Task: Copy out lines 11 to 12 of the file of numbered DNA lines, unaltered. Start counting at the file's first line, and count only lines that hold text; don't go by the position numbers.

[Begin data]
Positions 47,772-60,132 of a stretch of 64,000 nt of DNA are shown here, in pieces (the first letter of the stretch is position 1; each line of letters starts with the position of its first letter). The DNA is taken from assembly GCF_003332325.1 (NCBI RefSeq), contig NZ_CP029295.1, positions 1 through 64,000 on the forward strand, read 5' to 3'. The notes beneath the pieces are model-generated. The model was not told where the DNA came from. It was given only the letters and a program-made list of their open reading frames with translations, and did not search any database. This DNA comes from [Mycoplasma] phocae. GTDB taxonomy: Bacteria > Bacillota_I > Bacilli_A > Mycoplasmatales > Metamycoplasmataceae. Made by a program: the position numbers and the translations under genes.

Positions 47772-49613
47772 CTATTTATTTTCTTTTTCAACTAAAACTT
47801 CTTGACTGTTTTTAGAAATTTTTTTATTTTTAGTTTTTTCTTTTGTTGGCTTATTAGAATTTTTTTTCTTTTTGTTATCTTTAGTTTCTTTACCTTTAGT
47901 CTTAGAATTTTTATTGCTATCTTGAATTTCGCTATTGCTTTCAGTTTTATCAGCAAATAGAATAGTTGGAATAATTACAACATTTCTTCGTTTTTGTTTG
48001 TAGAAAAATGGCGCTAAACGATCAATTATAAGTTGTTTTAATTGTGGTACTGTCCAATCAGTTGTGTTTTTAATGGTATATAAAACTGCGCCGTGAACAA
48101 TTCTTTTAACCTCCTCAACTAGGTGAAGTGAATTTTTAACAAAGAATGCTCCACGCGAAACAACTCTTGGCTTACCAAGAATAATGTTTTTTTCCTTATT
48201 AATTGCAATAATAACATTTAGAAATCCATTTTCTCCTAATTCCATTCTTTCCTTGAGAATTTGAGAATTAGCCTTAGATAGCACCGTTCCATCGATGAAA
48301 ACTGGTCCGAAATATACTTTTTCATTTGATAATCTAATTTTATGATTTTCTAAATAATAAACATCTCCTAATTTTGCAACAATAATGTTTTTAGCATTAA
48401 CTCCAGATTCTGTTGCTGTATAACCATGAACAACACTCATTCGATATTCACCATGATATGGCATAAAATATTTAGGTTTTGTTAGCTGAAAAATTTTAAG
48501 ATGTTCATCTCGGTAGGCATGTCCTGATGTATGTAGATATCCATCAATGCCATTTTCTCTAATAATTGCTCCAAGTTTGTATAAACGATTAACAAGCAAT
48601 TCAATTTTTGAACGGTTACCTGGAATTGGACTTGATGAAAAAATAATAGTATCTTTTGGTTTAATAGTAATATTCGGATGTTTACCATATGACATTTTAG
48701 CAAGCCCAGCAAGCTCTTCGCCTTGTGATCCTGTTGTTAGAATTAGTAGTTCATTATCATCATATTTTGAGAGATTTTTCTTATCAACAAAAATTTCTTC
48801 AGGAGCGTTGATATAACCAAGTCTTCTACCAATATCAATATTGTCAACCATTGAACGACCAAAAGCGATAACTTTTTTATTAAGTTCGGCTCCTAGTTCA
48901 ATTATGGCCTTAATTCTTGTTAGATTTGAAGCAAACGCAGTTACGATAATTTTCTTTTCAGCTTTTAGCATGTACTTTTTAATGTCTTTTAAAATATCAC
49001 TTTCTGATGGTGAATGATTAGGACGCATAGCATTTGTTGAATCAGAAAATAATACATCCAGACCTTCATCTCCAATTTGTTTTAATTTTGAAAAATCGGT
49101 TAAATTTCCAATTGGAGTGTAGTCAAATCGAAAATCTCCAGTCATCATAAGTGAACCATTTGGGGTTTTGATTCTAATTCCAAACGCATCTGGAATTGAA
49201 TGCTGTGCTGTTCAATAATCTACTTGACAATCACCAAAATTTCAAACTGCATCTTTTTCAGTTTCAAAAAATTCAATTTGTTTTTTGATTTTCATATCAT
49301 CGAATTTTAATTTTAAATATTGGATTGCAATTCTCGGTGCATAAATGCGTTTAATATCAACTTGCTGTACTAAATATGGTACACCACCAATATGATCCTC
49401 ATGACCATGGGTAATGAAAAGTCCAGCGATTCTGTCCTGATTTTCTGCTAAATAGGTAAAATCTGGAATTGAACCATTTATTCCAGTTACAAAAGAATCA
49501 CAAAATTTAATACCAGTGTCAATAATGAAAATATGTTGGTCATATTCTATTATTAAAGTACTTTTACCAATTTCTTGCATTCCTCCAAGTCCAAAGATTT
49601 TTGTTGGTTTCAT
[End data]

48501 ATGTTCATCTCGGTAGGCATGTCCTGATGTATGTAGATATCCATCAATGCCATTTTCTCTAATAATTGCTCCAAGTTTGTATAAACGATTAACAAGCAAT
48601 TCAATTTTTGAACGGTTACCTGGAATTGGACTTGATGAAAAAATAATAGTATCTTTTGGTTTAATAGTAATATTCGGATGTTTACCATATGACATTTTAG